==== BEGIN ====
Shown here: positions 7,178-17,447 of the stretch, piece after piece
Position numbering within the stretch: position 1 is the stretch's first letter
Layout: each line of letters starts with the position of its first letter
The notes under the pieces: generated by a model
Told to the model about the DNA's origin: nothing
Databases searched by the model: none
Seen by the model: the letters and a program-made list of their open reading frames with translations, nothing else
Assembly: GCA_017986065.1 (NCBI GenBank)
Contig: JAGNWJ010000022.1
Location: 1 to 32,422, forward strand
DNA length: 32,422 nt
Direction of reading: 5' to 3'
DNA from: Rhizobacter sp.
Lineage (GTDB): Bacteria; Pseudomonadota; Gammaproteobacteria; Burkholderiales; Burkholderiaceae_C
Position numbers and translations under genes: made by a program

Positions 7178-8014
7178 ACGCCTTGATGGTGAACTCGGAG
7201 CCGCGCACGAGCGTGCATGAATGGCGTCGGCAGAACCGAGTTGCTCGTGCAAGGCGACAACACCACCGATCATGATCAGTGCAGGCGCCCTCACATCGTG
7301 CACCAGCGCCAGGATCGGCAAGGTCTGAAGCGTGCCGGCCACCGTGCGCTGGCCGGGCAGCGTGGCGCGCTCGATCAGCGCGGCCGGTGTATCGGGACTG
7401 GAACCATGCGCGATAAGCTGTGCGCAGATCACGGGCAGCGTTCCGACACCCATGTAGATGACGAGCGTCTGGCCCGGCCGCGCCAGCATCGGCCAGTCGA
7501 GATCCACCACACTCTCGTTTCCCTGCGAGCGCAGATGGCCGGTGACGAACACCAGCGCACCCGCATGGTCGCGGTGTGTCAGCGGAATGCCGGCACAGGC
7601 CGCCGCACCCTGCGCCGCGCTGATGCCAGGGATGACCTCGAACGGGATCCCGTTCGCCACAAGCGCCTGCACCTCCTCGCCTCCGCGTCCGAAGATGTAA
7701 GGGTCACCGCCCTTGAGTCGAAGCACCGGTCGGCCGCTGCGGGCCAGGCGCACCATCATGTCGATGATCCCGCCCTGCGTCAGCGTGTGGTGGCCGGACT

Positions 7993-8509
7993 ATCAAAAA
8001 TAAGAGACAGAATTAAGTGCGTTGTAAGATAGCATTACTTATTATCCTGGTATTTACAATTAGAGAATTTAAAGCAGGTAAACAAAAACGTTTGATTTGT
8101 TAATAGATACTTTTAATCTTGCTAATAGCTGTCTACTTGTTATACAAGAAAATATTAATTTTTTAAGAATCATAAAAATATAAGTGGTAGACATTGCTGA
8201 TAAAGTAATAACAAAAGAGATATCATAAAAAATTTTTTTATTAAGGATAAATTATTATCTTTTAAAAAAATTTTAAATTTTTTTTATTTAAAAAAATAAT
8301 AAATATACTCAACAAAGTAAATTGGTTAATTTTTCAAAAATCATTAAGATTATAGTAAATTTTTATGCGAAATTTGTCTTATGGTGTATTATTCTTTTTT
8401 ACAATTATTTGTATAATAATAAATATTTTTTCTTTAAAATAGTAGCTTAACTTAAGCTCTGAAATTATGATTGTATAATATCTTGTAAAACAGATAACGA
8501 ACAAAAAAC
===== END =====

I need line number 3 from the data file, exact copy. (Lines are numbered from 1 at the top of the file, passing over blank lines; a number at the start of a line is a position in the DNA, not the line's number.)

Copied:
Layout: each line of letters starts with the position of its first letter